Home > Fox News, Politics, Polling > 99% Of My Blog Visitors Say It Should Be Shut Down.

99% Of My Blog Visitors Say It Should Be Shut Down.

That is not true. Yet.


This is a poll on the FOX News website which seeks to gauge public reaction to the yesterday’s court decision to strike down California’s ban on gay marriage. What struck me was how anti- “finding out what people actually think” it was.

  • Political framing within the questions: The “No” option adds the phrase “Marriage is an institution between a man and a woman”, an argument for picking no. If they wanted to insert arguments, they could have and probably should have added “The ban violates the principle of equal rights whenever the power of the state is invoked” to the “Yes” option. It also takes for granted some people are against gay marriage for reasons other than “marriage = man + woman” such as “I don’t want to get married and the ban gives me a perfect excuse” [That is an actual argument].
  • I’m pretty sure that someone can be unsure without thinking the voter’s views should count for anything. You can’t give a “not sure” option and then give people their reason for not being sure. Also, the question makes it seem that voters’ views are important in constitutional matters. They do not even merit attention. A constitution enumerates and limits the functions and powers of groups within a political entity. These rules are set in stone, not amenable to anyone’s views and can only be amended through a qualified super-majority decision. In the US:

      Amending the Constitution is a two-part process: amendments must be proposed then ratified. Amendments can be proposed one of two ways. To date, all amendments, whether ratified or not, have been proposed by a two-thirds vote in each house of Congress. Over 10,000 constitutional amendments have been introduced in Congress since 1789; during the last several decades, between 100 and 200 have been offered in a typical congressional year. Most of these ideas never leave Congressional committee, and far fewer get proposed by the Congress for ratification.

      Alternatively, if two-thirds of the state legislatures demand one, Congress must call for a constitutional convention, which would have the power to propose amendments. As no such convention has been called, it is unclear how one would work in practice. In two instances—reapportionment in the 1960s and a balanced federal budget during the 1970s and 1980s—attempts to use this process have come extremely close to triggering a constitutional convention. The apportionment debate of the 1960s fell only one state short of the required number of states

      Regardless of how the amendment is proposed, it must also be ratified by three-fourths of states. Congress determines whether the state legislatures or special state conventions ratify the amendment. The 21st Amendment is the only one that employed state conventions for ratification.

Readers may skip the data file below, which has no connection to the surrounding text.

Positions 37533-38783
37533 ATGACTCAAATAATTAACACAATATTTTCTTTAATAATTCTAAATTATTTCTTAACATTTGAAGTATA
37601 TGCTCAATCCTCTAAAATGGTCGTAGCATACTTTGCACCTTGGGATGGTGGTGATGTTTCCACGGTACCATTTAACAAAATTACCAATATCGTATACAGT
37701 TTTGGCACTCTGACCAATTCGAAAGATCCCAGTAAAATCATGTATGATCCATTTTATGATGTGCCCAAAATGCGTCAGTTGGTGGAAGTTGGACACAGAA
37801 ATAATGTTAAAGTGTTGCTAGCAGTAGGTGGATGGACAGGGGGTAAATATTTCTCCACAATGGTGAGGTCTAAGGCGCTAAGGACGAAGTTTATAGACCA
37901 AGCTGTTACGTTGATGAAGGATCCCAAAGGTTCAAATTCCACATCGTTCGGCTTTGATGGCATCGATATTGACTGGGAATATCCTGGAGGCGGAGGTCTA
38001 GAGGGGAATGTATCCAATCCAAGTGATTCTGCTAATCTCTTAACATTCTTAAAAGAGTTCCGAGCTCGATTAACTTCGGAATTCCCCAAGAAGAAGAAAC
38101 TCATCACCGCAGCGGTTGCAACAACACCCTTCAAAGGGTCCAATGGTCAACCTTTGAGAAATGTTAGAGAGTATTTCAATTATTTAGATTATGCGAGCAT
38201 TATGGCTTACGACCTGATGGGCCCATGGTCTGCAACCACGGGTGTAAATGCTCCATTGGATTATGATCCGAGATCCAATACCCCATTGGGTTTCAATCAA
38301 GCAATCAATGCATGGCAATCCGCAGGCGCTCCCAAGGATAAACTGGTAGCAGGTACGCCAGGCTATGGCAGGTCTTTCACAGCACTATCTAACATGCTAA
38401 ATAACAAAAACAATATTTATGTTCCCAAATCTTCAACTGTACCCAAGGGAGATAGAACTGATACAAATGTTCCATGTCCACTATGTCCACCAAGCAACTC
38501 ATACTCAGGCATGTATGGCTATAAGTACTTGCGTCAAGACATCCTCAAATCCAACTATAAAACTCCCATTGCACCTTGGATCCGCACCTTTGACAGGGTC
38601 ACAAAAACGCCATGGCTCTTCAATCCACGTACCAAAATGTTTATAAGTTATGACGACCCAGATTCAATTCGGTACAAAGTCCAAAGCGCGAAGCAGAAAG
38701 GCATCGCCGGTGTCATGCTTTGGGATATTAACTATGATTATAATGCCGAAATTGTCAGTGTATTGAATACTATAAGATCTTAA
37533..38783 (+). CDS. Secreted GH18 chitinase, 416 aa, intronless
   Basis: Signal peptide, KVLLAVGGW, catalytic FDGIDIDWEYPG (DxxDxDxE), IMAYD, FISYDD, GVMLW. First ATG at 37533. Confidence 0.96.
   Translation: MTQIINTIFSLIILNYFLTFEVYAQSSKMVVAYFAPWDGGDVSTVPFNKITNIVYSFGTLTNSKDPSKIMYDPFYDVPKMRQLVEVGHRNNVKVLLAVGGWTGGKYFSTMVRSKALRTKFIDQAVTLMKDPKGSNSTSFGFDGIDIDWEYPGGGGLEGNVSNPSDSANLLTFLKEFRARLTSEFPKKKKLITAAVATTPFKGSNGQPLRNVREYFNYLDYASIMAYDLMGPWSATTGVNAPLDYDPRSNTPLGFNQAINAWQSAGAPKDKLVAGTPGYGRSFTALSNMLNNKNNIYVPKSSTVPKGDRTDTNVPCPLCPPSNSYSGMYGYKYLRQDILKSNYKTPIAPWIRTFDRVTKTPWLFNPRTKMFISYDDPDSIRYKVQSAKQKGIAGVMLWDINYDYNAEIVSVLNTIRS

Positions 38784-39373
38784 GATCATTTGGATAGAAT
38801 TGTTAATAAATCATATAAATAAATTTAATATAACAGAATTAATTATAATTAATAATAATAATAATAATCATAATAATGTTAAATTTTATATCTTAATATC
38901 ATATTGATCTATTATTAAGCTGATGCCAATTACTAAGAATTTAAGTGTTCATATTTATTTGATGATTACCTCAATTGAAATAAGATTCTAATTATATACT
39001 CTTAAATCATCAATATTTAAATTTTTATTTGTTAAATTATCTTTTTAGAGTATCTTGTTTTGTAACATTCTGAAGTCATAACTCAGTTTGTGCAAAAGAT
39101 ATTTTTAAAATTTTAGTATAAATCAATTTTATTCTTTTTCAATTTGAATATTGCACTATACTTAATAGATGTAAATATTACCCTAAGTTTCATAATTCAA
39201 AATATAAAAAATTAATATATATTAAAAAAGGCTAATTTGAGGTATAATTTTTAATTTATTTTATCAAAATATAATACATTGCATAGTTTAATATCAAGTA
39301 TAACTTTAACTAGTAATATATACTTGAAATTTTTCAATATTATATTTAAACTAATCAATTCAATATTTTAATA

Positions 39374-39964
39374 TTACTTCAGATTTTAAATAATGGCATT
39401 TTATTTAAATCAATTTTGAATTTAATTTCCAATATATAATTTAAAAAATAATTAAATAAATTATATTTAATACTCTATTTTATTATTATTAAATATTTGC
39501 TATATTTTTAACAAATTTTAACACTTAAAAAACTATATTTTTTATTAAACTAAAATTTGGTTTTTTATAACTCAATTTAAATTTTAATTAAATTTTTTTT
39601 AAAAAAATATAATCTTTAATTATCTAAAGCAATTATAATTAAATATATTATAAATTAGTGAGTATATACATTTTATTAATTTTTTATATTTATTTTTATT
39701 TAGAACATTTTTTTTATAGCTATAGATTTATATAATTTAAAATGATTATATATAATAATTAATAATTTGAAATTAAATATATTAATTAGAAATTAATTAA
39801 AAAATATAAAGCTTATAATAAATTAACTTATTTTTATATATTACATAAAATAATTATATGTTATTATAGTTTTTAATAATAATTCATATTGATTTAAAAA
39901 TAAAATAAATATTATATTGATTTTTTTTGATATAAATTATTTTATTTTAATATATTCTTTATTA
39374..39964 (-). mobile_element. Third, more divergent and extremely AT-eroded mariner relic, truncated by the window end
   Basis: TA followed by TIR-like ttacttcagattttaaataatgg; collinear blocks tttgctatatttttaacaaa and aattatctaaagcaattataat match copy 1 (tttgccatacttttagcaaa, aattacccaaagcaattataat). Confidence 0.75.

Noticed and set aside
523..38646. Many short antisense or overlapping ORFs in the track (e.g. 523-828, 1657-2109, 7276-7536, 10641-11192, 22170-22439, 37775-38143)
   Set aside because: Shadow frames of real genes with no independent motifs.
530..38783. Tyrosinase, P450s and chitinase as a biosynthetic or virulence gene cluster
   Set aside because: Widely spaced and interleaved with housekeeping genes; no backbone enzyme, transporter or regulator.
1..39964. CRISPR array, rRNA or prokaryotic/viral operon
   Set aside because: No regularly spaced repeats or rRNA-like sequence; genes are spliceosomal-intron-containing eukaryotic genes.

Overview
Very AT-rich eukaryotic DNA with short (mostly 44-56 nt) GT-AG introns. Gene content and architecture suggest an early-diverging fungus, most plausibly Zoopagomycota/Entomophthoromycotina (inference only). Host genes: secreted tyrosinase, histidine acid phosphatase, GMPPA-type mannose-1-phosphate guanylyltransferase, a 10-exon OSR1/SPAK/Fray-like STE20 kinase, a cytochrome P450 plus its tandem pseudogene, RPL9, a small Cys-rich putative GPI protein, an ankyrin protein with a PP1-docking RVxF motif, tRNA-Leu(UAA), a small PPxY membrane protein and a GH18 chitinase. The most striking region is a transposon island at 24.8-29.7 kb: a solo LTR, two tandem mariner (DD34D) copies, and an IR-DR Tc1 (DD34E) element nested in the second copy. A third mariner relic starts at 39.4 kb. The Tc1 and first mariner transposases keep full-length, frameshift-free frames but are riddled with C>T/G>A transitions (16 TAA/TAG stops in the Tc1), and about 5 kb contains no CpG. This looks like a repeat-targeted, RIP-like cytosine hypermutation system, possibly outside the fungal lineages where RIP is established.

A better, but not perfect poll:

Yes- Prop 8 violates the constitution / The ban violates the principle of equal rights whenever the power of the state is invoked

No- Prop 8 is constitutional / Marriage is an institution between a man and a woman

Not Sure



The poll is definitely not scientific as they themselves warn, but the question is why do broadcasters do these polls in the first place? They know they can’t be used to conclusively argue anything but still use them. My guess is that they use them to reinforce the beliefs that viewers already hold which explains the polls’ tendency to be skewed towards the view espoused by the broadcaster or host (this is especially true in the United States which has very ideological media which has captured their own).

  1. 06/08/2010 at 6:07 pm

    The author needs to check his reference facts before posting them on his site if he is to be believed at all. He cites Wikipedia as his source for his reference regarding Article V. A simple examination of that article shows that a specific single person on that site has repeatedly “edited” the article to reflect a specific agenda, one that is false and incorrect. The above is only a small sample of this. The author of that article says applications have been unsuccessful. That is a lie and public record proves this to be true. The over 700 examples of applications, far more than needed to cause a convention call can be read at http://www.foavc.org. Indeed if one reads the applications you’ll discover the issues cited each DID receive sufficient applications to cause a convention call even though a call is based on a simple numeric count of applying states. 49 states have applied, 34 is all that is required.

    • 06/08/2010 at 6:22 pm

      I accept that I did not check the Wikipedia reference. All I was trying to show was that constitutions are designed to make amendments difficult so that interests that might arise at some point cannot just change it. I was not commenting on any specific actions. Anyway thanks.

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